Souvenir from United States, South Dakota, Mount Rushmore National Memorial
Situated in South Dakota, the Mount Rushmore National Memorial aims to commemorate United States’ first 150 years of history with its astonishing granite carvings of four famous United States Presidents. It is more than a rock masterpiece as it embodies a rich heritage past with its cornerstone symbols, a breathtaking combination of history and art beautifully captured on the resin fridge magnet souvenir available now. The Monument sculpture comprises the carvings of four 18-meter tall heads of famous US presidents: George Washington, Thomas Jefferson, Theodore Roosevelt and Abraham Lincoln. Based on historian Doane Robinson’s idea of carving legendary faces into mountain rock to boast local tourism, the project was commissioned to sculptor Gutzon Borglum and his son Lincoln and it was Borglum’s decision to add a strong national symbolism to the work.
Lakota Sioux, Four Presidents and Six Grandfathers
The construction started in 1927 and all president faces were finished between 1934 and 1939. Following the death of Borglum and insufficient federal funds, the project ended in October 1941 when the initial idea of carving the national heroes from head to waist was finally abandoned. In 1933, the responsibility of the Monument’s administration was passed on to the US National Park Service. The history of Mount Rushmore is uniquely representative for the Native American role in shaping the US modern history. The venue was initially known to the Native American Lakota Sioux as Six Grandfathers but it changed its name after Charles Rushmore’s expedition in 1885. The Mountain was included in a spiritual route which one of the Lakota leaders took prior to the US army brutal campaign between 1876 and 1878 to control the land. The legitimization of this violent history part is still an ongoing debate and the approval of the sculpture project was the result of a long negotiation involving Congress and Presidency.
Up to Mount Rushmore through the Avenue of Flags
The Memorial proved to be a smashing tourist success as one of the top attractions in the United States. Its infrastructure and services are constantly improving to cope up with the three million visitors every year. In the 1990s, the Grand View Terrace and amphitheatre completed the 1970s Avenue of Flags (representing the 56 US states and territories) whereas the Presidential Trail provides the best views of the sculpture. The Lincoln Borglum Museum details the memorial’s long history and the Sculptor’s Studio is the oldest facility to display the tools used in the making of the sculptures. The cave behind the carvings intended to be the ‘Hall of Records’ (with background stories of the Memorial) was never completed due to underfunding.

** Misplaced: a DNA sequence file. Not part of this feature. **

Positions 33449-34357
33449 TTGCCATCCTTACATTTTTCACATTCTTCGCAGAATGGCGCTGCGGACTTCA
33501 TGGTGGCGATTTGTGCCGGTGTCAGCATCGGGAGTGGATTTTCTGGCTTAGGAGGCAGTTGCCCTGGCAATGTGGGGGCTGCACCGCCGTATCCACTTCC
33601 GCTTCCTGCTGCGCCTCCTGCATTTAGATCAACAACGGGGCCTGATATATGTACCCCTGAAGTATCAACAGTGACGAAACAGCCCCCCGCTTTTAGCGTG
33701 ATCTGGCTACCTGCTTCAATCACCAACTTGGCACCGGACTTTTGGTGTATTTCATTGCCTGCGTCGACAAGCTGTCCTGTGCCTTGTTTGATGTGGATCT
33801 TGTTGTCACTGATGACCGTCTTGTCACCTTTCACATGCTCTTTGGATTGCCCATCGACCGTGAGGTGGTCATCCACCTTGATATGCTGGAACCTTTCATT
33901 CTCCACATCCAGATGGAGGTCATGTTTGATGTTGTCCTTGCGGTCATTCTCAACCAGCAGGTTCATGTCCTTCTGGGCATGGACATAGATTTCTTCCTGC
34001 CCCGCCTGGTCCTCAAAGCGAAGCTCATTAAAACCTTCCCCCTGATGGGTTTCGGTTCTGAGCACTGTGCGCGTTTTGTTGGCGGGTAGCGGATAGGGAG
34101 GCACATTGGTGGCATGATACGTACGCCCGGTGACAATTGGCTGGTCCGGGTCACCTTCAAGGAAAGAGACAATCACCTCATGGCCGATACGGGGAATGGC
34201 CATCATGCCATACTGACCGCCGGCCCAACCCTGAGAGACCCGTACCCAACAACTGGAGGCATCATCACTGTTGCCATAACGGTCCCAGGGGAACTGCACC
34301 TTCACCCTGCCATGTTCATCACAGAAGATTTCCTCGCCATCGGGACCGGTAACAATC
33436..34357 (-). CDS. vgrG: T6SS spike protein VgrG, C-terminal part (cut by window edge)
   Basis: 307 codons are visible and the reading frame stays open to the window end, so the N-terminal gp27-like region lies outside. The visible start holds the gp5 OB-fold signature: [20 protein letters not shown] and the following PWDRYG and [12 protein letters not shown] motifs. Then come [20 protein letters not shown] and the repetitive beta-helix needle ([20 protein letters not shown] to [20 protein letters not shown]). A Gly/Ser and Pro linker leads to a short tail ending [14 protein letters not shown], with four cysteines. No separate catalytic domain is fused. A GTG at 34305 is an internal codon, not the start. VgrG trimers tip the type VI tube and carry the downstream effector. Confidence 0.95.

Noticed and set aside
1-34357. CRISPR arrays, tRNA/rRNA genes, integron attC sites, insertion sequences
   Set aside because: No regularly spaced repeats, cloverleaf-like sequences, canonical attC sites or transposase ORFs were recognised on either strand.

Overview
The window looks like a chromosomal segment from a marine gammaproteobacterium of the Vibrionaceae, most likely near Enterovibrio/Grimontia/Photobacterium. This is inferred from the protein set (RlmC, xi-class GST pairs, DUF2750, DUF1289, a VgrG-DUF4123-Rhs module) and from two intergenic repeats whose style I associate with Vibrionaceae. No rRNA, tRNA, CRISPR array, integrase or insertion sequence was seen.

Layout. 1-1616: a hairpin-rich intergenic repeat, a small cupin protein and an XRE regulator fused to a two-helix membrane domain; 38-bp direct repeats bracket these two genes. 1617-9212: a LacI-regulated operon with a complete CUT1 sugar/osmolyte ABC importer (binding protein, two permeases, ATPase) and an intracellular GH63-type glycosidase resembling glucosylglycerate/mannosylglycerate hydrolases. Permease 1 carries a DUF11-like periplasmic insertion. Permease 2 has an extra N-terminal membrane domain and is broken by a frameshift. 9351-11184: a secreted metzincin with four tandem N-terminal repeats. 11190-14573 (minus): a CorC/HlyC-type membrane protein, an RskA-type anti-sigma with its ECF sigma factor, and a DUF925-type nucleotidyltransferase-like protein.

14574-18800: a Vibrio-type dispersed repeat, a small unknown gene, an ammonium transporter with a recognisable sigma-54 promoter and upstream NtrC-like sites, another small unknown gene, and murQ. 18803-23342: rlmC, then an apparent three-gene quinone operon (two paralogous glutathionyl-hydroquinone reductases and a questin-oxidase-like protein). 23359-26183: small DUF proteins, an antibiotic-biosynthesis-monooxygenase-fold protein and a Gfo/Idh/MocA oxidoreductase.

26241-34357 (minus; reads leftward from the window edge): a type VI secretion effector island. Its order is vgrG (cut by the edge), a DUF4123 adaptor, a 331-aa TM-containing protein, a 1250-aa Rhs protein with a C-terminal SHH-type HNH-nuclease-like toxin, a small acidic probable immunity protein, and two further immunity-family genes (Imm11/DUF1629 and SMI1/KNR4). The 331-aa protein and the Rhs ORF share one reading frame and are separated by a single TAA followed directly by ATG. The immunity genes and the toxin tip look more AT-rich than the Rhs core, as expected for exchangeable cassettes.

The Tribe’s ‘Mount Crazy Horse’
It took a huge effort of dynamite blasting, 400 workers and the National Park Service support to complete the Memorial. It was also the sculptor’s idea to create a huge panel for commemorating the Declaration of Independence, U.S. Constitution and territorial purchase from Alaska to the Panama Canal Zone but his project was never approved. Mount Rushmore was listed on the National Register of Historic Places in 1966 and a student US history essay by William Andrew Burkett was placed on a special plate in 1973. Members of the American Indian Movement occupied the monument in 1971 and called it ‘Mount Crazy Horse’ in protest of the US seizing of the land from the Lakota tribe at the end of the 19th century. As a reaction to Mount Rushmore and its dominant White American focus, the Crazy Horse Memorial is constructed nearby.